During a webinar last year, the TGA announced they were intending to introduce changes to the medicinal cannabis regulations (including supplier assurance requirements for imported medicinal cannabis products). In light of that, a TGA consultation on potential reforms to medicinal cannabis manufacturing, labelling and packaging has just closed.
As a result, there are three key changes of which the medicinal cannabis industry should be aware:
- the introduction of child-resistant packaging
- the requirement of cannabis products to conform with Australian labelling requirements
- Good Manufacturing Practice (GMP) standards for imported medicinal cannabis products (equivalent to those that already apply to goods manufactured domestically).
As far as I’m concerned, S3 CBD is still some way off, thus this blog will focus exclusively on what supplier assurance activities sponsors must perform to ensure their S4/S8 imported medicinal cannabis products comply with GMP requirements.
The complexity of unapproved imported medicinal cannabis products
The majority of medicinal cannabis products on the Australian market are considered unapproved medicines. Typically, medicines in this category do not have to conform with the quality standards required by most therapeutic goods (minimum quality standards in TGO 93 notwithstanding for medicinal cannabis).
While the new GMP requirements for imported medicinal cannabis products are an improvement in my mind, it does place medicinal cannabis products in general into a bit of an awkward position amongst the regulations. In terms of requirements for approved vs unapproved medicines there is a bit of “column A/column B” mixing as highlighted in the table below (please note that some generalisations have been made):
|-||Specs||Unapproved medicines||Approved medicines||Locally manufactured medicinal cannabis||Imported medicinal cannabis|
|Can be accessed outside special access pathways||X||✔||X||X|
|Can be accessed via |
special access pathways
|Needs marketing approval/registration on the ARTG||X||✔||X||X|
|Requires GMP licence (if local) or GMP certificate (if overseas)||X*||✔||✔||X**|
*Caveat – there are exemptions from requiring a licence to manufacture therapeutic goods, but they must comply with GMP. This is the requirement of the ICH Guideline for Good Clinical Practice. Also see PIC/S Annex 13 Manufacture of investigational medicinal products.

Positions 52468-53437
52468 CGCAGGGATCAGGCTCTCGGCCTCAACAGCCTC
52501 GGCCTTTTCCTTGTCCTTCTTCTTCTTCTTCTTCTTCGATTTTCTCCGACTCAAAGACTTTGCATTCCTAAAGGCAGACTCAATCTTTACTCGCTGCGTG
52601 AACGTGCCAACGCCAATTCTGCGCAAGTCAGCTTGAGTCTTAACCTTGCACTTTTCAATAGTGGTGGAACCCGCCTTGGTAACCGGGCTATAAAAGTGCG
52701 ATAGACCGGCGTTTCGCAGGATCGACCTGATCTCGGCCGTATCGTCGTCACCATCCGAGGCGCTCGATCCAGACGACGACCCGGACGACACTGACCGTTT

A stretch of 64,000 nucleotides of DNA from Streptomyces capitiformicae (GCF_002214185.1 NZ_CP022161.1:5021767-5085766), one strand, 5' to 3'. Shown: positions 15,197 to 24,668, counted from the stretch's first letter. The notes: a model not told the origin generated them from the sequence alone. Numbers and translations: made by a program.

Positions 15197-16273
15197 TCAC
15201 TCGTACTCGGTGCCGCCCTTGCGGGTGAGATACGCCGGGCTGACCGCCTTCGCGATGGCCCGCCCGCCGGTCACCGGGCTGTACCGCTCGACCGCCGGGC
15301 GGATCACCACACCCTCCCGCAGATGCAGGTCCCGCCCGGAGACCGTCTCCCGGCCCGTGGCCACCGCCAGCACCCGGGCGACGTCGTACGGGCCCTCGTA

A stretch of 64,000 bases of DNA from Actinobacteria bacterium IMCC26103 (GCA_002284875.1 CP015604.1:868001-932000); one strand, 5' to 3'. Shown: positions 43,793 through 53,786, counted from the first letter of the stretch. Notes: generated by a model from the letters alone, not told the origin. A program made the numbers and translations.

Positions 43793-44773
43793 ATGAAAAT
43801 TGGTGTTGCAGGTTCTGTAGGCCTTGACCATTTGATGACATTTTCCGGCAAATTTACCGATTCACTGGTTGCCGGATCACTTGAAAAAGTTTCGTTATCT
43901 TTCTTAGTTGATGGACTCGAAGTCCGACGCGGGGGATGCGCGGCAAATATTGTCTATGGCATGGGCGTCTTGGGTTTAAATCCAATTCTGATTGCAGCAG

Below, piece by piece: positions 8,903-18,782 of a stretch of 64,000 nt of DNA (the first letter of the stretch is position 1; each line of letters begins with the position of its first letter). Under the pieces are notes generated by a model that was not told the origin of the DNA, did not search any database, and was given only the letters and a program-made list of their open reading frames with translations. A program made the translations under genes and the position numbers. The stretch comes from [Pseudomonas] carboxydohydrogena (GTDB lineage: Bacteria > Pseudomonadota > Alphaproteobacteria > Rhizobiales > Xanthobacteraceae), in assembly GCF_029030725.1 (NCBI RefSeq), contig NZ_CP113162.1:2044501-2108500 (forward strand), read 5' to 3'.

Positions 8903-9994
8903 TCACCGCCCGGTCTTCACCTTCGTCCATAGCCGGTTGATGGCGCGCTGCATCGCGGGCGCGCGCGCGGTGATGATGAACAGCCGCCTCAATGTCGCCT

**GMP licence or evidence of GMP manufacturing from imported medicinal cannabis suppliers is now required as a part of the latest regulatory changes.
So in this scenario, you have an unapproved medicine (medicinal cannabis) that requires most of the requirements of an approved medicine (GMP licence and supplier assurance activities) but still functions as an unapproved medicine (no product registration + limited access pathway)…you see the contradiction?
This would not be an issue if medicinal cannabis were like any other product (i.e. one that has to go through clinical trials and product registration before being accessed). However, given that both clinical trials and product registration are lengthy processes, I believe the regulators created this special (and complicated) exemption which allows for increased availability of cannabis via special access programs. Any additional risks would then be mitigated by GMP manufacturing and QC testing requirements.
What GMP applies to imported cannabis products?
The requirement to comply with child-resistant packaging and prescription labelling requirements do add a complication to the old medicinal cannabis supply pathway: imported medicinal cannabis product cannot be distributed in Australia unless they are compliant. This may mean that additional manufacturing steps are required to repackage or relabel products to local standards.
Unfortunately, packaging and labelling steps are considered to be GMP manufacturing steps (see the TGA’s Chapter 5, Part I – finished dosage form) so unless you get the original (overseas) manufacturer to perform these activities, sponsors importing medicinal cannabis products may need to get a GMP licence to conduct the remaining repackaging, labelling, and batch release activities.